Expressed Affection is about how willing you are to develop a close and warm connection with another person. How often do you act in ways that encourage closeness to another? Because of differences in this interpersonal need, some people may be perceived as unapproachable, while others may be disappointed in a relationship because the other person doesn’t accept the depth and intensity that they want and need. If we are seeking to have our interpersonal needs met and our current circumstances (work or home, for example) don’t meet them, we will actively seek to get these needs met in other ways.

 

Like most people, throughout my life I have seen relationships that work and others that don’t. When they don’t work, often it’s because people’s interpersonal needs are not being met or they are in conflict. For example, if someone has High Expressed Control and Low Wanted Control and is working with someone who has the same interpersonal need, someone is not going to get to express control at the level he or she wants. At the same time, one person may be expressing control much more than the other person wants. The challenge is when people don’t understand what is motivating their behavior or the behavior of another person. Why is this important? Seeking to understand that motivation can assist an individual in choosing more effective behavior.

 

Team Evaluation with Interpersonal Needs

 

Let’s take a look at two sets of interpersonal needs on the same team.
One person (A) has Inclusion scores of High Expressed and High Wanted. Another person on the team (B) has Low Expressed and Low Wanted Inclusion. The impression created may be that person A (High Expressed Inclusion) is engaging, connected, humorous, and social, while person B (Low Expressed Inclusion) comes across as private, selective, quiet, and difficult to know. Person A (High Wanted Inclusion) may be deeply affected by rejection , experience being away from the group as missing the action, and perceive lack of acknowledgement as negative. For Person B  (Low Wanted Inclusion), on the other hand, invitations to “join the group” may seem obligatory, being singled out may come across as negative, and collaboration may feel like a time waster. Why? The reason might be because those interpersonal needs want to be met on different levels. Low Expressed and Low Wanted Inclusion can also mean that the individual is highly selective about who he or she wants to meet this need. Person B may only want to be included in groups in which her supervisor is involved (for example). So if one person wants that inclusion and the other person considers it unnecessary, it may be a challenging work environment, especially if one person takes it personally.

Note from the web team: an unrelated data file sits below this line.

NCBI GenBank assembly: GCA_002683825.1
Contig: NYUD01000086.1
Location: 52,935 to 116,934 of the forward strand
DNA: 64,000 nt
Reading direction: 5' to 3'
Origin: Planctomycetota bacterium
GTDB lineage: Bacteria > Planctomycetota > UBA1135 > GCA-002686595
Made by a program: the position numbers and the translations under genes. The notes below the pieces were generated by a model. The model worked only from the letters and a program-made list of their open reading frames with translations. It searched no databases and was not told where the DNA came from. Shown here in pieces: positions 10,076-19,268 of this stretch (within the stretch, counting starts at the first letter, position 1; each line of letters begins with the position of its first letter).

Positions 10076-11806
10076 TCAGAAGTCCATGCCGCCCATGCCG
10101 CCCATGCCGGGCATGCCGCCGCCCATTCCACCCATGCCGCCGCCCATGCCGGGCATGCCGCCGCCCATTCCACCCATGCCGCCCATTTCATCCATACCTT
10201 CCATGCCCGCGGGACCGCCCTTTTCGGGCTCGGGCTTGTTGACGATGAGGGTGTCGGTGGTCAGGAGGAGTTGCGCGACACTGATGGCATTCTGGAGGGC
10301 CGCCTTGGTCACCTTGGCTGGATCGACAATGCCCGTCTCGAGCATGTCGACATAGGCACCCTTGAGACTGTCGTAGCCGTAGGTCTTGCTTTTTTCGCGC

The same can be said for the interpersonal need for Affection. Let’s look at High Expressed and High Wanted Affection. People with these scores are probably seen as open, optimistic, friendly, and providing praise and support to others. They may also be affected by the ending of working relationships with individuals when projects end. They tend to want people to share their feelings and to provide them with encouragement. If they feel sad or lonely, they are willing to share these feelings with others. They also may enjoy coaching and developing others and trying to please. If this individual is working with or in a relationship with someone who also has High Expressed and High Wanted Affection, both people are probably getting what they want (meeting that interpersonal need).

 

Even people with Medium Expressed and Medium Wanted Affection will probably get that need met within the relationship (remember, Affection is about the one-to-one connection). In contrast, people who have Low Expressed and Low Wanted Affection may be perceived as being task oriented, business focused, and private. They may forget about the human element and be perceived as cold and unapproachable, potentially limiting their effectiveness. They may not give reassurance to others because their own interpersonal needs are met without doing so. Also, they may perceive those reassurances from others as superficial and be annoyed by personal questions and emotional reactions. So the person with High Expressed and High Wanted Affection may spend time trying to overcome that person’s opinion about him or her, and may constantly try to cross the closeness boundary without much success.

 

Now let’s look at interaction in a group with Low Expressed and Low Wanted Control. There are three members on a team, all with the same interpersonal need for Control (or Influence). Their assessment results suggest that they don’t need the responsibility of being in charge to get this interpersonal need met; nor do they want others providing structure (or telling them what to do). The group overall may appear independent and maybe even rebellious at times. Their preference will be to do things their own way, at their own pace. Thus they may put extra effort into doing their work well so that they will be perceived as autonomous and self-reliant. The challenge for this group may be coordinating their efforts or stepping up into a leadership role when appropriate.

Want to learn about how to use the FIRO tool with your employees or teams? Learn more about FIRO Certification Programs